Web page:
I haven't yet read the book that this was based on, but I quite liked the confidently eccentric and thoughtful film that it spawned. It takes a fantastical concept - of a group of immortals forced to forcefully consider admitting another when he finds out about them, and lets it unravel itself in a thought-provoking, involving fashion with strong acting all around.
It's interesting that the title refers to a temptation, since the band of immortals mainly starts by threatening and bullying our hero into joining them, which only results in stubborn resistance. He's not so much tempted with immortality as told he'll be murdered if he doesn't take it. By the time the result to temping him -- with a chance at literary greatness or simply with sex, they have already lost him and shown that, though immortal, they are also quite powerless -- and thus wield less less and less power over him.
Though our protagonist is named, it's appropriate that he should be B in the title, allowing him to act in an every-man capacity -- bewildered and then indignant at the events around him.
In some ways it's a film of two parts, with a prologue that centers around a man (along with the audience) largely trying to straighten out what exactly is going on in the strange events around him. This eventually satisfyingly resolves itself into the long, tense, overnight scene full of well-written dialogue in his apartment as everything is revealed. It's the simplicity of this major parts that allows a focus on character and though amid an out-of-the-ordinary premise.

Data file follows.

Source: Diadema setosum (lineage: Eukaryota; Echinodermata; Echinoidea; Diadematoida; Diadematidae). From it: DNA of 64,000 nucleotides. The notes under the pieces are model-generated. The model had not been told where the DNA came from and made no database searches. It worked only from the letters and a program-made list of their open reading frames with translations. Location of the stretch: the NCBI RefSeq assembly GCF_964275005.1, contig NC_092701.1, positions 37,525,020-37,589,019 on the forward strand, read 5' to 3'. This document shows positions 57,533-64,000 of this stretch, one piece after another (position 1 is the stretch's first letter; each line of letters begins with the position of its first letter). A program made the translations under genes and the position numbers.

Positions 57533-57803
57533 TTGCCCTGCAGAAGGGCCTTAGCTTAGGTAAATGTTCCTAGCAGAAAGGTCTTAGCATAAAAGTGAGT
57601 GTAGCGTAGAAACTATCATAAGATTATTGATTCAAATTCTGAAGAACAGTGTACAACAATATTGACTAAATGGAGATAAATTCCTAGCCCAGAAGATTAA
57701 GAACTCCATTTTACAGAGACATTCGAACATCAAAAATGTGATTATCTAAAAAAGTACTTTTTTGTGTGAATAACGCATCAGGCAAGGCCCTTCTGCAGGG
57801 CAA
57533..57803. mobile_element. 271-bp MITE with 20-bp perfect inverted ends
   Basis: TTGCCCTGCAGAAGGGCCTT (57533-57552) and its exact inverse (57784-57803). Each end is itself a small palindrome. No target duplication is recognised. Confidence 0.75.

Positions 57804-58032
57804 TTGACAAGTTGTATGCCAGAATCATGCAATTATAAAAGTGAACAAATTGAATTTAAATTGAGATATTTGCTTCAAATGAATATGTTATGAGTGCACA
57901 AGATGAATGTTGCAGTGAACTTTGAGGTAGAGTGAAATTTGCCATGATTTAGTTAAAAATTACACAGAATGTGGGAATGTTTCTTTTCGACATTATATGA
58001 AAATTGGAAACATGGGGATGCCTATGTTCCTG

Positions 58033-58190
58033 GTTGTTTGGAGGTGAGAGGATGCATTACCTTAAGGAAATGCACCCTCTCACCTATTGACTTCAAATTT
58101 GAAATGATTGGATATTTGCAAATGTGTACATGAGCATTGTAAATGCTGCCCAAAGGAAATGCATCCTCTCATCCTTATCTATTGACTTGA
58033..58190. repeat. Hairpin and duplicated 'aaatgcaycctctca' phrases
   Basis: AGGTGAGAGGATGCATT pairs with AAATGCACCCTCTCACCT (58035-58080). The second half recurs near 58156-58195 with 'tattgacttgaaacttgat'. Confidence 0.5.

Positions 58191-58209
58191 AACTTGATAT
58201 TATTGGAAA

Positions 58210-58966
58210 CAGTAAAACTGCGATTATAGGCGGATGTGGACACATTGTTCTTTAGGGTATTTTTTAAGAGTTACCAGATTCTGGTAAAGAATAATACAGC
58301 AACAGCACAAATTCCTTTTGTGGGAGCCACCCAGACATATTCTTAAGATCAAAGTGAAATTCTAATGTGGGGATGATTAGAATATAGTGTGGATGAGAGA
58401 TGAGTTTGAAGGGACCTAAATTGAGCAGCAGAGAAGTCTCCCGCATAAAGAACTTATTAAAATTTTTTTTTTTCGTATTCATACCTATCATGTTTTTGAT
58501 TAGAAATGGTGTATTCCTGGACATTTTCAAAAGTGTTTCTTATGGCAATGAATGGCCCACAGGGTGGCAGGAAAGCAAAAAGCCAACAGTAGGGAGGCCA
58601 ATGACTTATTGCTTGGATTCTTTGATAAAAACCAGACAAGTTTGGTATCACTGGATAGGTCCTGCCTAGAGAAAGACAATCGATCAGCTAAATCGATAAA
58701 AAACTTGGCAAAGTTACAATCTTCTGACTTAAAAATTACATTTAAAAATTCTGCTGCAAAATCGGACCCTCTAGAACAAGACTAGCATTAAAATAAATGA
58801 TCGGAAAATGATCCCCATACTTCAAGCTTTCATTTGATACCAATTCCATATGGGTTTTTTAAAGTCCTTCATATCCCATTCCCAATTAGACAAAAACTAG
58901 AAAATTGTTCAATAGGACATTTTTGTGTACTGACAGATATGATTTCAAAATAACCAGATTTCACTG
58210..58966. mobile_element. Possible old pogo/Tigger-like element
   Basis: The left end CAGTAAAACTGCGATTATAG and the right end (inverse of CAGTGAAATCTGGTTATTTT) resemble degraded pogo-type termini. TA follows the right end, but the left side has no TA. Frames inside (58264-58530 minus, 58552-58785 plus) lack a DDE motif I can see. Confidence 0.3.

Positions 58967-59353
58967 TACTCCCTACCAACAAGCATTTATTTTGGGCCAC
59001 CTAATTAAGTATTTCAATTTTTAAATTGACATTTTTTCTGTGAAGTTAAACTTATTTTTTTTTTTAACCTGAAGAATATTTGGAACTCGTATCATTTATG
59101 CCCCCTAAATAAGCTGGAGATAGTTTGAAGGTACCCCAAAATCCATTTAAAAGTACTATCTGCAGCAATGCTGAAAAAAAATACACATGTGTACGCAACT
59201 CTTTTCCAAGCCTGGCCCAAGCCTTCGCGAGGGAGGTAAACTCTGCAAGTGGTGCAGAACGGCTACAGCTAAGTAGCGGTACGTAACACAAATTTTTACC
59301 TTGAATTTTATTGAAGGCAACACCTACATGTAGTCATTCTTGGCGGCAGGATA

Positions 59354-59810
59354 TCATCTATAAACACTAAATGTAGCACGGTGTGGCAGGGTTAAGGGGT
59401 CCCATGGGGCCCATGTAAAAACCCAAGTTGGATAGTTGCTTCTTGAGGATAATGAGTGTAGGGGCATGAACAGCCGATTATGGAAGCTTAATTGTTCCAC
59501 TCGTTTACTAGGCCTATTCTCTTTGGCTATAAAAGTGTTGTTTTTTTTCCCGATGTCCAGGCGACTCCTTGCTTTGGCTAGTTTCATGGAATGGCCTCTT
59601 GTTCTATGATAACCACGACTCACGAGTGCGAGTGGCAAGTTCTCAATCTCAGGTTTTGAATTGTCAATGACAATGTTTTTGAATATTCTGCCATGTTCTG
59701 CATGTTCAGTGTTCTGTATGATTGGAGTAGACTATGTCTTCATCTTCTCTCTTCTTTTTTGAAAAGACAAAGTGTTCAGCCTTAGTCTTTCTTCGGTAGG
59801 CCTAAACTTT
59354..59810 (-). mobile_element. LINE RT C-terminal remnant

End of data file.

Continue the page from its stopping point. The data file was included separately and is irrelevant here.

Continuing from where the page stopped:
One quibble I have is with the repeated practice of showing the immortals as if they appear in the costumes of centuries before; this seems unnecessary, and takes us farther from what could have been a nice level of ambiguity about how believable their claims are.
There's a strong implied theme here about humanity -- about how maybe it doesn't really deserve immortality. The main immortal insists he's outlived any kindness he may have had, and his potential new recruit boggles at how these people can live while Pushkin is still dead.
In all quite recommended for those who like like the "new wave science fiction" combination of a fantastical concept with thought-out a view of how it might play out, formidable acting, and strong, theatrical dialogue. It's inspired me to seek out the work of the Strugatsky brother in text form as well, to see how they compare.
Review by hte-trasme from the Internet Movie Database.